Hi Maureen- one of the hardest parts of PN for me is acknowledging, accepting, and choosing to work with my “new normal”. I’m 69 too and was very physically active. My balance has been affected so that I’m not safe on uneven surfaces (no more gardening in the flower beds or rock garden), I have difficulty moving backwards (no more games of badminton (can’t imagine pickle ball). I couldn’t ride a bike as my foot would slide off the pedal without me realizing it, but with ankle exercises and watching, I can ride on flat surfaces safely. I used to walk 4 miles 6/7 days a week, but the PN has affected the alignment of my ankle and knee, so I must keep walking to about a mile or my knee starts to hurt. I used to swim laps- 2 miles twice a week, but the flutter kick makes my leg pain go into the atmosphere, so I do swim-walking. My mantra is “I’m walking, I’m talking” and to try to be always grateful for the positive- helps keep things in perspective because you have this image of yourself and your physical capacity and it just isn’t that way anymore and won’t be again. Hard to face, but you are still you and you will be great!
Hi. I am new to this group. I have been diagnosed with Mantle Cell Lymphoma, Kidney disease and peripheral neuropathy.
In June, 2021 I was diagnosed with stage 3 Kidney Disease. I don't have any of the risk factors like diabetes and high blood pressure and I don't smoke or drink. All my tests done by my Nephrologist came back normal, so the cause was never determined. Even though my oncologist and nephrologist say it isn't a know side effect of Calquence (a preventive medication for my Mantle Cell Lymphoma) my kidney function started to decline when I started on this medication.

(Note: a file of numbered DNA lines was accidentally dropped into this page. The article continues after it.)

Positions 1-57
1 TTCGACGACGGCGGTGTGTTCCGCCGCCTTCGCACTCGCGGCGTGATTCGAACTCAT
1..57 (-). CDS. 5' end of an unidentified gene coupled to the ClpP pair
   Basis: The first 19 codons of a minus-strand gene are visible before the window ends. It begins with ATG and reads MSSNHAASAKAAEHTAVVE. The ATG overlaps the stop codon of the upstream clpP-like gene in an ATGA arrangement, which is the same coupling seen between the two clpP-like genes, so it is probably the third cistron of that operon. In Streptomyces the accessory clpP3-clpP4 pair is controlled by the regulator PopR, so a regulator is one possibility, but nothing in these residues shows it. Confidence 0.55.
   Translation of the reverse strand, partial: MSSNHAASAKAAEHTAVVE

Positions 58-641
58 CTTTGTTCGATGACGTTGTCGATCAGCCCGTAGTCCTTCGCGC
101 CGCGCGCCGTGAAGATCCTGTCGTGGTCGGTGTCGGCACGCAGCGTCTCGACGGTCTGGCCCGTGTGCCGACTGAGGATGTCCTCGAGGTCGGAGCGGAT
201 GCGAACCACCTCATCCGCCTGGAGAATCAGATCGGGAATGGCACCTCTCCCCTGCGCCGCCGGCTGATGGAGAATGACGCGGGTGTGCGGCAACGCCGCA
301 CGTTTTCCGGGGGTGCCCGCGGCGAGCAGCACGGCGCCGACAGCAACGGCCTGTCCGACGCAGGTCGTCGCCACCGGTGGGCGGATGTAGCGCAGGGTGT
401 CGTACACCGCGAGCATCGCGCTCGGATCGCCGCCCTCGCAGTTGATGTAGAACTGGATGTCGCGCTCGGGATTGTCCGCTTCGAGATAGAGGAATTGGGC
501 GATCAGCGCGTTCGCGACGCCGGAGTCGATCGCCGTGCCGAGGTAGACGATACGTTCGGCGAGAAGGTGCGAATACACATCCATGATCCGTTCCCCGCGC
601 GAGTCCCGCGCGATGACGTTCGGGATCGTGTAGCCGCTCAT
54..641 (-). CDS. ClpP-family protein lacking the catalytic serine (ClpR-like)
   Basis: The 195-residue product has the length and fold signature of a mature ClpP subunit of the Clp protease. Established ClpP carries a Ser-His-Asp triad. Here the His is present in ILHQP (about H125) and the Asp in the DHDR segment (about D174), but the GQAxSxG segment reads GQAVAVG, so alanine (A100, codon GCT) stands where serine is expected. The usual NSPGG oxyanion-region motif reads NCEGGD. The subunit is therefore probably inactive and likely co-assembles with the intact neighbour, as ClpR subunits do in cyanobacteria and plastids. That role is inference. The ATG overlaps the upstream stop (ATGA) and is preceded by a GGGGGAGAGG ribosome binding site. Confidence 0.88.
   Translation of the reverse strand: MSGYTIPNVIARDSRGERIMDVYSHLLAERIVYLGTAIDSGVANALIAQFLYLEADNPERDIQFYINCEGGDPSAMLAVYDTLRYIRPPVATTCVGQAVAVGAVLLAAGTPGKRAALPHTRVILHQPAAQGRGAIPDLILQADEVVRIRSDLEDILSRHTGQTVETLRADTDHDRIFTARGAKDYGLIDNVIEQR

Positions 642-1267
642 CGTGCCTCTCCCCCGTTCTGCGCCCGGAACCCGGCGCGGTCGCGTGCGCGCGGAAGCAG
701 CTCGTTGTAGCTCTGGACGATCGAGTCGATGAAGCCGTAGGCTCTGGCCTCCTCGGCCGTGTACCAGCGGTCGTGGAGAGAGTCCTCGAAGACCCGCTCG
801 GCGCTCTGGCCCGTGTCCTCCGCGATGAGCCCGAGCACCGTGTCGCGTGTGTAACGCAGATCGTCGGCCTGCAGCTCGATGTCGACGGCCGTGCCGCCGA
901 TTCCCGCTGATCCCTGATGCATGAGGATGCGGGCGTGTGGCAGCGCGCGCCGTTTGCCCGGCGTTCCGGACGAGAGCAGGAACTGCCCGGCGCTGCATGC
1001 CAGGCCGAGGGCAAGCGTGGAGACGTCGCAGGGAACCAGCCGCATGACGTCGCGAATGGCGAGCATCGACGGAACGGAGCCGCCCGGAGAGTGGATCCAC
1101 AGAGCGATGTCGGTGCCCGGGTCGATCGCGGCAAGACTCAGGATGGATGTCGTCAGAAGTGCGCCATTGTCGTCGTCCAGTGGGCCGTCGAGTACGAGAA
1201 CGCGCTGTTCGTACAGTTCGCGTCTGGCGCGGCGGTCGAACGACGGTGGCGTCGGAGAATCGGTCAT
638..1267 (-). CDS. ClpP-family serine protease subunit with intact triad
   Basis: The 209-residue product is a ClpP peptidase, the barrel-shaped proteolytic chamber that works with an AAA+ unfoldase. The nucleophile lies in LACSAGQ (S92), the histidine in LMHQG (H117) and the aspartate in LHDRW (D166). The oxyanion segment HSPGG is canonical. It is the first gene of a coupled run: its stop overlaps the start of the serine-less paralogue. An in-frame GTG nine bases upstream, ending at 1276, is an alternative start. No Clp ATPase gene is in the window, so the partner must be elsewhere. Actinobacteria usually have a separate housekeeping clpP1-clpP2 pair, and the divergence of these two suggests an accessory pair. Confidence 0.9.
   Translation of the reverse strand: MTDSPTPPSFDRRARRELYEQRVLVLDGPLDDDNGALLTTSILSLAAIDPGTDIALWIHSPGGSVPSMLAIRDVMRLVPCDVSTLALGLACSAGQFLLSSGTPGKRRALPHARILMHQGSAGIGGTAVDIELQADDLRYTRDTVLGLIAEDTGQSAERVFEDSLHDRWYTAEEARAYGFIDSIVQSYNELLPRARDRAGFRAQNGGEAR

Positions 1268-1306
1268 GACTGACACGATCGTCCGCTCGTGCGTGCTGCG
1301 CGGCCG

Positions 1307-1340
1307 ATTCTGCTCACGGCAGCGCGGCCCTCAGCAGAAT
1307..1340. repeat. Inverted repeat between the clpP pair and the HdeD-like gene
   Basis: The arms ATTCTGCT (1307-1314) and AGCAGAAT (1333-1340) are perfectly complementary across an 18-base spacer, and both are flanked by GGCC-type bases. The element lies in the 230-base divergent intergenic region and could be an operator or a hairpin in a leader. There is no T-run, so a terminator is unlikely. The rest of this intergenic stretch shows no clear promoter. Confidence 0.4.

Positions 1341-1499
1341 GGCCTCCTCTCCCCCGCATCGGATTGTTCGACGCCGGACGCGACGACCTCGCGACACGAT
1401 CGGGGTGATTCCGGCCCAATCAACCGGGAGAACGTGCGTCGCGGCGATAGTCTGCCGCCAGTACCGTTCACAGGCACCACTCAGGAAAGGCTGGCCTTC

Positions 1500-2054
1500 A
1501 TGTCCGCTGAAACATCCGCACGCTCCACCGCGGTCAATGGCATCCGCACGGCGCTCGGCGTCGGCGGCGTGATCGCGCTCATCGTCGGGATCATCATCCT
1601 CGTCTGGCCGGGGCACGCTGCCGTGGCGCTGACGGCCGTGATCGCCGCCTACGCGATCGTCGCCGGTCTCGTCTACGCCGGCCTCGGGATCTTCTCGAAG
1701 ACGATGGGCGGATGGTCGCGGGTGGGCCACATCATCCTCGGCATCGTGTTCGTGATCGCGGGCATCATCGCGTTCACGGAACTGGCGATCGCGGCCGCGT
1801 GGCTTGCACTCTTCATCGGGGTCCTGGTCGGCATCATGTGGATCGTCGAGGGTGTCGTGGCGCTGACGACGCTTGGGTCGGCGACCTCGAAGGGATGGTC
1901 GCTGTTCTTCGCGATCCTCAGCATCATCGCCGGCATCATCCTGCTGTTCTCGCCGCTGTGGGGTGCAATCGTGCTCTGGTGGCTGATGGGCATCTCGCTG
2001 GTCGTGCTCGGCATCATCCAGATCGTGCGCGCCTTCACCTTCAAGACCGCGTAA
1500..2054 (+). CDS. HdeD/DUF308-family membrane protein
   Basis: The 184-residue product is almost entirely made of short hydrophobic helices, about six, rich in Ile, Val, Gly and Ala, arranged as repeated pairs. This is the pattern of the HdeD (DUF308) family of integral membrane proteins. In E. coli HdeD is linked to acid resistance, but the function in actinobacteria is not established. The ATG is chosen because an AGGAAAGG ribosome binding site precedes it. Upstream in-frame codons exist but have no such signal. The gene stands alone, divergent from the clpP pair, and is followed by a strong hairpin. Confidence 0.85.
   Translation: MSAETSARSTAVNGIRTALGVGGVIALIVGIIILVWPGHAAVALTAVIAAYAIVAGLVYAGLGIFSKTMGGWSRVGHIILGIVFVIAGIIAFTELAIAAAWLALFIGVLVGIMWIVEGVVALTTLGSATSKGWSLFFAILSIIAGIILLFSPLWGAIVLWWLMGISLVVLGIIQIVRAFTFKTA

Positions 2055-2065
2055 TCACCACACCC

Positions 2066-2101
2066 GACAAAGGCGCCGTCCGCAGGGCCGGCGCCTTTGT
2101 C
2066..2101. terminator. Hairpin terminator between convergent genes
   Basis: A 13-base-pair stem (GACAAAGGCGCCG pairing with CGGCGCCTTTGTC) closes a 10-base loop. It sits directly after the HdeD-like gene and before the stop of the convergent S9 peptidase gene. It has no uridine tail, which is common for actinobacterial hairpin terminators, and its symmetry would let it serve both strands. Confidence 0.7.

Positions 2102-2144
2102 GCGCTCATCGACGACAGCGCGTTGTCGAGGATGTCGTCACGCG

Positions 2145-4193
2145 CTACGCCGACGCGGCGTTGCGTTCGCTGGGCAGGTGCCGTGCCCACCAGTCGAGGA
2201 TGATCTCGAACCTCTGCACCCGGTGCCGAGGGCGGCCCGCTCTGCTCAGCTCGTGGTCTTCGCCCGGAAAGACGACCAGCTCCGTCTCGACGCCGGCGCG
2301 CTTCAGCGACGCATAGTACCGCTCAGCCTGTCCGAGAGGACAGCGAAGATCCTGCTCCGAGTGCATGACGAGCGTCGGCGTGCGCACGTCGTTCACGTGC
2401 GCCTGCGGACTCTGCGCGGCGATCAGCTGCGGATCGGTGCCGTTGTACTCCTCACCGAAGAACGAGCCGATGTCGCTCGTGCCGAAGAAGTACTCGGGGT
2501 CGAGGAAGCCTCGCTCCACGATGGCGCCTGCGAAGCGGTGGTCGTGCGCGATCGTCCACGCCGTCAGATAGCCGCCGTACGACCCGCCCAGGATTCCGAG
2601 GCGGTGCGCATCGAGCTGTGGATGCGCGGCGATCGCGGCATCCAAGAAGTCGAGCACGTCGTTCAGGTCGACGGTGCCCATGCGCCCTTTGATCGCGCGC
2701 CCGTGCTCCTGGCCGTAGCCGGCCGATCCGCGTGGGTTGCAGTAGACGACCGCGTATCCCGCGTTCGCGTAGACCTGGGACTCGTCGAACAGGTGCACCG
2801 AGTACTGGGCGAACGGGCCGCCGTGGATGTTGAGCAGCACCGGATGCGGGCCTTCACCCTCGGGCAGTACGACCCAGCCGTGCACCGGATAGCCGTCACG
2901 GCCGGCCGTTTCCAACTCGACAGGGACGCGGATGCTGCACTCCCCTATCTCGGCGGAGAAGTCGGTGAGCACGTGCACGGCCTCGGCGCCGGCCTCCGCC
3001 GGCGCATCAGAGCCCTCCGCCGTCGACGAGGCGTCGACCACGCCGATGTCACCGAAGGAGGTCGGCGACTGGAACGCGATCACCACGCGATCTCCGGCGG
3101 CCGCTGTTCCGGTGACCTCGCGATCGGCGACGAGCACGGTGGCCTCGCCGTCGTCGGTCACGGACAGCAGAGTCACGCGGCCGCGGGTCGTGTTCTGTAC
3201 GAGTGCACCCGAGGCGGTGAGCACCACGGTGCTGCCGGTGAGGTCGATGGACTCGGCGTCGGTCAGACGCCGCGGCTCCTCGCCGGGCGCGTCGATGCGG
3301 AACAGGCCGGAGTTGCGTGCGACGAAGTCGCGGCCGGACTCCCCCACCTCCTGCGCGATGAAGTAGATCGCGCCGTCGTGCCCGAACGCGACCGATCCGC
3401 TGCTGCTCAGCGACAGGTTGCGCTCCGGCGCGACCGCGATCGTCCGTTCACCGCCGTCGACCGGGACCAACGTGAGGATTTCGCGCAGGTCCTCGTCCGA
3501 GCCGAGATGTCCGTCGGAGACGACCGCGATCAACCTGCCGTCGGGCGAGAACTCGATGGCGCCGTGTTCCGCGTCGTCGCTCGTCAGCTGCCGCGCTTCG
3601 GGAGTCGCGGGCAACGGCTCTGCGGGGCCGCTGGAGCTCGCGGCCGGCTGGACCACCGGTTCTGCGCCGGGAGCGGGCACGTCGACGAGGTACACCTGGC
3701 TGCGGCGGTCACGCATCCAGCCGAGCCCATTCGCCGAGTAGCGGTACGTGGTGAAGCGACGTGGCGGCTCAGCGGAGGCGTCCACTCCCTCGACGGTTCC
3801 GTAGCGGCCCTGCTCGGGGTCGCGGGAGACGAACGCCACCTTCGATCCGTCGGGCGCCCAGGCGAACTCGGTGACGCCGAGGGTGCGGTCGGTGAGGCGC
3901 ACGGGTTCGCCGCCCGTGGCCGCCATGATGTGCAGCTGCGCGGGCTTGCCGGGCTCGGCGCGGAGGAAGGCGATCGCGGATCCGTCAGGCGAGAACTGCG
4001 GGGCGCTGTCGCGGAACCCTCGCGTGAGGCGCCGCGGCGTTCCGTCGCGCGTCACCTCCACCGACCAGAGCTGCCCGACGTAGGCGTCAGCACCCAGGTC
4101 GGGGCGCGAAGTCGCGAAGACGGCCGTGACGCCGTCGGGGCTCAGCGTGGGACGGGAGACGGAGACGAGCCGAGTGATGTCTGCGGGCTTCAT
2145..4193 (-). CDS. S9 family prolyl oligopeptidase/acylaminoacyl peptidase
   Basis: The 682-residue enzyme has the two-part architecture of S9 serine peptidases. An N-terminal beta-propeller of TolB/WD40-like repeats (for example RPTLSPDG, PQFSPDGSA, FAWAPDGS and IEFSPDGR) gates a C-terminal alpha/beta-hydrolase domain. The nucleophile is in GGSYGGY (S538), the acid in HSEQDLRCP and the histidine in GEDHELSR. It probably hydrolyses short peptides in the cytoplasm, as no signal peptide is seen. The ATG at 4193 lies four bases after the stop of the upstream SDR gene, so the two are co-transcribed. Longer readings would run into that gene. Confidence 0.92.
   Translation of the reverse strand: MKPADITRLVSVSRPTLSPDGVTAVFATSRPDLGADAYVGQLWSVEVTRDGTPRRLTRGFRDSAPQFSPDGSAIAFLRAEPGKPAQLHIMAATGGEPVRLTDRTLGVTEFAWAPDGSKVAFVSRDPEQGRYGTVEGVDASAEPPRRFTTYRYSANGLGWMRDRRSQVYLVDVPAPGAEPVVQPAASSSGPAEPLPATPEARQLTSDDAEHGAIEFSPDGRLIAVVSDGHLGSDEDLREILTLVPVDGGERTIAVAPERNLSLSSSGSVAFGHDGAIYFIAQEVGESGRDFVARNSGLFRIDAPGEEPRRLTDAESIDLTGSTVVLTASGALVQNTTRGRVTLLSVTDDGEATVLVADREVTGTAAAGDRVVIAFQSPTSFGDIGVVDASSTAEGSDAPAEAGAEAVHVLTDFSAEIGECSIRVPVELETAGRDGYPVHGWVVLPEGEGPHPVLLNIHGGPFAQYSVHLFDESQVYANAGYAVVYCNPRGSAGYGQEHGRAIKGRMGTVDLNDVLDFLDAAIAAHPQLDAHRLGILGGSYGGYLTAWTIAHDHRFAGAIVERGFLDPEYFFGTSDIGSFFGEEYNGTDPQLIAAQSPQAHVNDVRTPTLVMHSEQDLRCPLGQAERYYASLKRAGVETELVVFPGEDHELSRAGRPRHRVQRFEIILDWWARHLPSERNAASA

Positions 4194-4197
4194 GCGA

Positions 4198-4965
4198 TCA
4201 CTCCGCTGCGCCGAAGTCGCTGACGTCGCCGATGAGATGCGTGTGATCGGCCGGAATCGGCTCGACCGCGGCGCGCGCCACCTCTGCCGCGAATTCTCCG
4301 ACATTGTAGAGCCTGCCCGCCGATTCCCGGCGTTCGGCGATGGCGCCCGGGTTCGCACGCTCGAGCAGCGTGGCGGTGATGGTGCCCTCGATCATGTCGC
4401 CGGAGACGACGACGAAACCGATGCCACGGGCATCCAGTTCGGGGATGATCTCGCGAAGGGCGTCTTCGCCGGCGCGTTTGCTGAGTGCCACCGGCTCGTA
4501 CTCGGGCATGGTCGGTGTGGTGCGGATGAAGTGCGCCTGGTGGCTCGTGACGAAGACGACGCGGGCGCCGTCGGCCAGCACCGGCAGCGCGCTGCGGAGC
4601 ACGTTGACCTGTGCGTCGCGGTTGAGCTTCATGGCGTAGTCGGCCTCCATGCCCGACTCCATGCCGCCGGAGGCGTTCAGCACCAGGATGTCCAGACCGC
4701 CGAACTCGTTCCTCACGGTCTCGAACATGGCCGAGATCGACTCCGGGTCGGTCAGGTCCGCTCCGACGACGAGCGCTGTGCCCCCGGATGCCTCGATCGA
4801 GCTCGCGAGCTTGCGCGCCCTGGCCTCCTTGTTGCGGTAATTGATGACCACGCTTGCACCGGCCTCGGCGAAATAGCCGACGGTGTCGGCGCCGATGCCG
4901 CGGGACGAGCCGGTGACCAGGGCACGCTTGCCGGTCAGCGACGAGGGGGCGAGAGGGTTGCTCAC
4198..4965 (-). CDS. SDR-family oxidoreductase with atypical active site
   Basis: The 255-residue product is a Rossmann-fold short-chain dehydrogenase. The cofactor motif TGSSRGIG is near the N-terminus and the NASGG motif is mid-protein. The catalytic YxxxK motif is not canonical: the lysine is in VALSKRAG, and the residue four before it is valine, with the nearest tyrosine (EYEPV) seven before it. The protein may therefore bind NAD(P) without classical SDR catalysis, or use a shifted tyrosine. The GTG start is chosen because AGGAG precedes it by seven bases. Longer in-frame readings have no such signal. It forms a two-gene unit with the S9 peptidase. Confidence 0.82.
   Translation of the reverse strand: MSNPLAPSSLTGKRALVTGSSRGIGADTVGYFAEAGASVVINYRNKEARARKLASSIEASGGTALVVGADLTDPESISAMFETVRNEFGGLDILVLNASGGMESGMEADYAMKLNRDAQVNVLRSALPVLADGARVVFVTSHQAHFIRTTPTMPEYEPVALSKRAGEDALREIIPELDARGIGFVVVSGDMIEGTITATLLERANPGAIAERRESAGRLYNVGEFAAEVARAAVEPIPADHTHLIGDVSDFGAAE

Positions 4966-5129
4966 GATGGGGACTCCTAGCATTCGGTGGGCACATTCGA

In August, 2021, I was diagnosed with peripheral neuropathy. I have slight numbness and burning in my hands and get intermittent tingling in my arms. My feet are worst than my hands. My neurologist did a electromyography test and said my muscle nerves in my feet where normal but he got zero readings from my sensory nerves in both my feet. He ordered blood work to check for certain medical conditions and so far I don't see anything of significance in the results (which I read online). However, I haven't talked to my Neurologist yet about the results. I have a feeling I will be told I have idiopathic neuropathy, meaning no known cause.
I was reading that a lot of people that have CKD (chronic kidney disease) also get neuropathy due to protein not being fully eliminated in their body.
Has anyone else been diagnosed with both CKD and neuropathy?
Thanks for any information you can give me on this.
Has anyone experienced neuropathy caused by an autoimmune disease? Also does anyone know what treatments Johns Hopkins has to offer? Thanks. Kathy
All of my doctors have said "likely autoimmune" but no one knows for sure. There are no obvious causes, that's for sure. It could have been a stressful event that started the cascade of symptoms, but again, no obvious cause with me. I do have other autoimmune conditions (hypothyroid and CVID) so it would make sense that my autonomic neuropathy and SFN have some sort of correlation/causation.
My brother has it and homeopathy helped considerably at the beginning. He has incurable bone cancer and the chemo etc seems to have made it impossible to remedy.